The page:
Look Closer

The story of Ophelia

Explore Millais's iconic painting, Ophelia, looking at the subject, materials, techniques and conservation

Sir John Everett Millais, Bt, ‘Ophelia’ 1851–2
Sir John Everett Millais, Bt
Ophelia 1851–2
Tate

Introduction

Ophelia is one of the most popular Pre-Raphaelite works in the Tate collection. The painting was part of the original Henry Tate Gift in 1894. Millais’s image of the tragic death of Ophelia, as she falls into the stream and drowns, is one of the best-known illustrations from Shakespeare’s play Hamlet.

The Pre-Raphaelites focused on serious and significant subjects and were best known for painting subjects from modern life and literature often using historical costumes. They painted directly from nature itself, as truthfully as possible and with incredible attention to detail.

How was it made?

Part of the Hogsmill river where Millais is thought to have painted Ophelia

Part of the Hogsmill river where Millais is thought to have painted Ophelia

Millais painted Ophelia between 1851 and 1852 in two separate locations. He painted the landscape part of the painting outside, by the Hogsmill River at Ewell in Surrey; and painted the figure of Ophelia inside in his Gower Street studio in London.

At the time Millais was painting, it was common for artists to work outside to produce sketches. They then took these back to their studio and used them as reference to create a larger finished painting. However, Millais and his Pre-Raphaelite friends completed their paintings outside in the open air, which was unusual for the time.

Millais did not give himself as long to paint the figure of Ophelia as he did to paint the landscape. Traditionally, the landscape was often considered the less important part of painting and therefore painted second. Millais and the Pre-Raphaelites believed the landscape was of equal importance to the figure, and so for Ophelia, it was painted first.

Posing for Ophelia

Dante Gabriel Rossetti
Elizabeth Siddall Plaiting her Hair
Tate

Millais’s model was a young woman aged nineteen called Elizabeth Siddall. She was discovered by his friend, Walter Deverell, working in a hat shop. She later married one of Millais’s friends, Dante Gabriel Rossetti, in 1860.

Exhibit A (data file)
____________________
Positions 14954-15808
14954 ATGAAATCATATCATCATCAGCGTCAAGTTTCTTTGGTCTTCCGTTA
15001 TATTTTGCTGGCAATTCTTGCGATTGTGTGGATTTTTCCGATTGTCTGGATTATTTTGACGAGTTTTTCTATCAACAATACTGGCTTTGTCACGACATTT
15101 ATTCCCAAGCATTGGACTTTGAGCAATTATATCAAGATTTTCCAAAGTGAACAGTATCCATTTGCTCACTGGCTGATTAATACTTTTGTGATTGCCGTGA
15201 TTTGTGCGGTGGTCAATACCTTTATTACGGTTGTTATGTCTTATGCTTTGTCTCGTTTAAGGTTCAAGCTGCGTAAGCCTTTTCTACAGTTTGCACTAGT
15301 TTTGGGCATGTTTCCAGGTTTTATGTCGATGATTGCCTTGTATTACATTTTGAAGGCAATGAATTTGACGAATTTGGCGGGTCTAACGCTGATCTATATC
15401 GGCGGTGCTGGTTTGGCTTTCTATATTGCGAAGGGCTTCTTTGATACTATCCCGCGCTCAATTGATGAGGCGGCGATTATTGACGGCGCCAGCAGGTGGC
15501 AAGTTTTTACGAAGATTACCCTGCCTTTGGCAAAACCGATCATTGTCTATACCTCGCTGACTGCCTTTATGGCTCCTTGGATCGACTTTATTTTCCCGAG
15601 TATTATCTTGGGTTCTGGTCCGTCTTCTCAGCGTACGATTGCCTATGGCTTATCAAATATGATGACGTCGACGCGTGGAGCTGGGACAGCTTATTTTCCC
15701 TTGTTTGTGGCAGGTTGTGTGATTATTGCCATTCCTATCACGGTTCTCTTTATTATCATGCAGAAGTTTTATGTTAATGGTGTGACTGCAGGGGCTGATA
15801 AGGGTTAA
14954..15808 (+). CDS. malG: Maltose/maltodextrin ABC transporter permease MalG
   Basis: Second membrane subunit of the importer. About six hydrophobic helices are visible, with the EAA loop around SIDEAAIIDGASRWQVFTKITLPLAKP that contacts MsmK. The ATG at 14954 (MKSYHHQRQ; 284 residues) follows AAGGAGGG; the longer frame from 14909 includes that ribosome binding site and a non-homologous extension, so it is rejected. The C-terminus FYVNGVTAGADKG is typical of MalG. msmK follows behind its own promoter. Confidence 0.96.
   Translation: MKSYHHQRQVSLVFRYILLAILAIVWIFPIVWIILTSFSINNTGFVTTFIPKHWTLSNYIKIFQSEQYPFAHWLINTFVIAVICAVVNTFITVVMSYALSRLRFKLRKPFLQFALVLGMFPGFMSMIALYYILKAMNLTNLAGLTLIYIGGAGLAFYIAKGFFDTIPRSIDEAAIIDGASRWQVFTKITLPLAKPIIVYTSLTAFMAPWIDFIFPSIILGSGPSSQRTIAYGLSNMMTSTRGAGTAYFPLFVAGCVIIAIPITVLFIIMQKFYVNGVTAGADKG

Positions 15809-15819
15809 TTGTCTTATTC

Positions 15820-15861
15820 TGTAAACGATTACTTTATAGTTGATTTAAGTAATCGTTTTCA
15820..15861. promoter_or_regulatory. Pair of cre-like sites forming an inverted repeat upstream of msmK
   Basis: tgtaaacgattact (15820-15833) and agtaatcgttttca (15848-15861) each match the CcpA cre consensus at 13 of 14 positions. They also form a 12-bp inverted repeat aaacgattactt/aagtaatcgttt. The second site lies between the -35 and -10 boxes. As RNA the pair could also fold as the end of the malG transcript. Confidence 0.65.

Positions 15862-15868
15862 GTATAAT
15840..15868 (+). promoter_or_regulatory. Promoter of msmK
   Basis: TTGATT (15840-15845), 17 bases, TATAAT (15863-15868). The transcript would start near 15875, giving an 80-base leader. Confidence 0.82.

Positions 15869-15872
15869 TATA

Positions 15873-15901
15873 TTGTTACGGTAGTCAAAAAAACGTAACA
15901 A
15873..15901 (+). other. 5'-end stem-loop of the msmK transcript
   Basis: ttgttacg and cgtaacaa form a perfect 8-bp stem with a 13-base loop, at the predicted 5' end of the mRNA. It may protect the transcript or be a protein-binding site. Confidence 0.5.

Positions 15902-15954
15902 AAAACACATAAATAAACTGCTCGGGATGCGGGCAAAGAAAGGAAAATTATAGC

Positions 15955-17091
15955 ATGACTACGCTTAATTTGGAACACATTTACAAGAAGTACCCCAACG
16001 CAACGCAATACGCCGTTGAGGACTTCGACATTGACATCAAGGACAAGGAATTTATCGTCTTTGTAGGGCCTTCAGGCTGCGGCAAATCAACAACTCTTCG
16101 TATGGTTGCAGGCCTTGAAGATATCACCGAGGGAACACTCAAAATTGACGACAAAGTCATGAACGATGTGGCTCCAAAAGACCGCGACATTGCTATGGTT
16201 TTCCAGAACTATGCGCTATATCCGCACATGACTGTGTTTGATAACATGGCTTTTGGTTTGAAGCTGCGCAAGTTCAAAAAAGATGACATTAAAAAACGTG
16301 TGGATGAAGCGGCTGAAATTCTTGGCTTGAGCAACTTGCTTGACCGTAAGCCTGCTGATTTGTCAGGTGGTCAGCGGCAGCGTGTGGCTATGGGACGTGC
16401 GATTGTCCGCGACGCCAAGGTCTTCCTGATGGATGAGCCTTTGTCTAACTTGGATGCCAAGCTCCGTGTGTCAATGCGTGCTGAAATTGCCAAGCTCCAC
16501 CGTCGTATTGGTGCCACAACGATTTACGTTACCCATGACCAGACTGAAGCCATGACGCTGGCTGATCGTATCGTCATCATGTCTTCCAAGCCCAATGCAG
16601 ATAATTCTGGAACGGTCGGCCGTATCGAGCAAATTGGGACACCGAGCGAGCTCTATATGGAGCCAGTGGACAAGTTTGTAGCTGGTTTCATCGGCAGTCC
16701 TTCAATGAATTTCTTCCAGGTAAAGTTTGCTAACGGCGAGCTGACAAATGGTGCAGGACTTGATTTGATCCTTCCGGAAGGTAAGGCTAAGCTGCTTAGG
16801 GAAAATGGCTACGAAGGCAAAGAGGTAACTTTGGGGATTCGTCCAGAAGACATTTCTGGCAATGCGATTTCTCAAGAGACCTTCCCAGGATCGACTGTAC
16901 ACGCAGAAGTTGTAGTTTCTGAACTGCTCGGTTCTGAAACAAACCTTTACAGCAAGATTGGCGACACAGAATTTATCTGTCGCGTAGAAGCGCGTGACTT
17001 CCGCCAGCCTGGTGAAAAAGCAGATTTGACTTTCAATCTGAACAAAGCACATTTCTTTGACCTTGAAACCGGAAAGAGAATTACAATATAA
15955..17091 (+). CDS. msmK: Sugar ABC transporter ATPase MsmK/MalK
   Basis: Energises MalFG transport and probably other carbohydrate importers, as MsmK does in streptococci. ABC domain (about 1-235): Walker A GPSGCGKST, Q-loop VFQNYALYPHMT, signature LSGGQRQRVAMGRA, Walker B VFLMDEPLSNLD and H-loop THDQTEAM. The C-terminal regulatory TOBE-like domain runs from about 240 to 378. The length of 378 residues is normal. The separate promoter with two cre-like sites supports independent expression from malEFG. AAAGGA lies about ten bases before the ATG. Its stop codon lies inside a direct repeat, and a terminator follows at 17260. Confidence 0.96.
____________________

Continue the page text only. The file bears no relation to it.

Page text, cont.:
To create the effect of Elizabeth pretending to be Ophelia drowning in the river, she posed for Millais in a bath full of water. To keep the water warm some oil lamps were placed underneath. On one occasion, the lamps went out and Millais was so engrossed by his painting that he didn’t even notice!

During her time posing for the painting, Elizabeth got very cold and became quite ill. With no National Health Service or readily available medicine, Elizabeth was looked after by a private doctor paid for by Elizabeth’s father who then ordered Millais to pay the fifty medical bills. The matter was settled and Miss Siddall recovered quickly.

While posing, Elizabeth wore a very fine silver embroidered dress bought by Millais from a second-hand shop for four pounds.

Detail of Ophelia's dress Tate, London (2003)

Detail of Ophelia's dress

Tate, London (2003)

To-day I have purchased a really splendid lady’s ancient dress- all flowered over in silver embroidery-and I am going to paint it for ‘Ophelia’...it cost me, old and dirty as it is, four pounds.

John Everett Millais

PREPARATORY SKETCHES

For such an important painting, Millais only made a few preparatory sketches for Ophelia. An oil study Head of Ophelia (with Wreath) was produced in 1852, but its current whereabouts are unknown.

Sir John Everett Millais Study for the head of Elizabeth Siddal 1852 © Birmingham Museums and Art Gallery

Sir John Everett Millais
Study for the head of Elizabeth Siddal 1852

© Birmingham Museums and Art Gallery

Sir John Everett Millais Study for Ophelia 1852 © Plymouth City Council (Arts and Heritage)

Sir John Everett Millais
Study for Ophelia 1852

© Plymouth City Council (Arts and Heritage)

Sir John Everett Millais Slight Sketch for the painting Ophelia 1852 © The Pierpont Morgan Library, New York, 1973. 15 verso

Sir John Everett Millais
Slight Sketch for the painting Ophelia 1852

© The Pierpont Morgan Library, New York, 1973. 15 verso

The Inspiration